The anti-corruption enforcement landscape in Asia is changing. In the past, advisors, investors and corporates were primarily concerned with the long arm of the US Department of Justice and the Foreign Corrupt Practices Act when evaluating the risk from bribery and graft. But a new dynamic is emerging across the continent: the spectre of increased domestic enforcement amid an evolving regulatory and political landscape.
From Myanmar’s new foreign investment regime to China revising its commercial bribery laws, risk profiles are widening. The motivations behind these changes are manifold—genuine attempts at reform come intertwined with political calculation as governments seek to maintain legitimacy and silence critics.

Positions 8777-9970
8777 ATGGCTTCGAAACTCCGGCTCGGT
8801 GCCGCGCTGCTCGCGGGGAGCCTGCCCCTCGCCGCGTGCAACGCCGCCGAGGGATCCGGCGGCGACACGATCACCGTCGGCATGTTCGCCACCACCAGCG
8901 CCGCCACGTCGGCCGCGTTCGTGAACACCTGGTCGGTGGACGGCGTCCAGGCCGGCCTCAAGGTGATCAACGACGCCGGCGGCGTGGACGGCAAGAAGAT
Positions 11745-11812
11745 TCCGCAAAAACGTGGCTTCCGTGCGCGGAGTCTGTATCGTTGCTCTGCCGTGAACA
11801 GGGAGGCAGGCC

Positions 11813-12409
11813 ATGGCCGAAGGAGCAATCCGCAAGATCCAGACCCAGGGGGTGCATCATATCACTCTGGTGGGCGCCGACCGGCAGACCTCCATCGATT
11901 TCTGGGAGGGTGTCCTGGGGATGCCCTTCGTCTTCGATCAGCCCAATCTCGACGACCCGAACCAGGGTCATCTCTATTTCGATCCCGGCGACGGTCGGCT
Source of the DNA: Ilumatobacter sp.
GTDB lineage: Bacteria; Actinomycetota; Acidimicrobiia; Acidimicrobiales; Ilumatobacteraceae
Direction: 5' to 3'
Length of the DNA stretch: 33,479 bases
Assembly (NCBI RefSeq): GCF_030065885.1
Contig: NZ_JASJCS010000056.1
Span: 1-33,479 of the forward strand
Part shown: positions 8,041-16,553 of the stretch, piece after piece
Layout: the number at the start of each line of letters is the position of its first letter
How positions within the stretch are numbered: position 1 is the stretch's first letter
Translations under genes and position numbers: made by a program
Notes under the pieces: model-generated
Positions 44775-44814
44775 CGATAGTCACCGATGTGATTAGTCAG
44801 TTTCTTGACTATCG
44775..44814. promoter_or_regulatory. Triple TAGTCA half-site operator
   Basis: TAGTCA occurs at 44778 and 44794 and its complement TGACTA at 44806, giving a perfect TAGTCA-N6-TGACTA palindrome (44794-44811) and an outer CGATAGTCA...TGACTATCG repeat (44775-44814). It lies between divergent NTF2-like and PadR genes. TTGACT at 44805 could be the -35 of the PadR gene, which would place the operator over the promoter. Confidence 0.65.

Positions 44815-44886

The most high-profile anti-corruption campaign in recent years has been in China. While local government officials have the most to fear in the immediate future, it is inevitable that organisations doing business with politically exposed persons in China will get caught up in the enforcement surge. Meanwhile, Singapore has cracked down heavily on financial institutions swept up in the scandal involving the Malaysian sovereign wealth fund 1MDB.
PaRR provides forward-looking analysis and breaking news that allows lawyers, investors and corporations to better identify future risks and sidestep the pitfalls that lie ahead. In addition, our editorial team attends the most important anti-corruption conferences across the globe giving readers insight into the thinking of government anti-graft enforcers and emerging policy trends.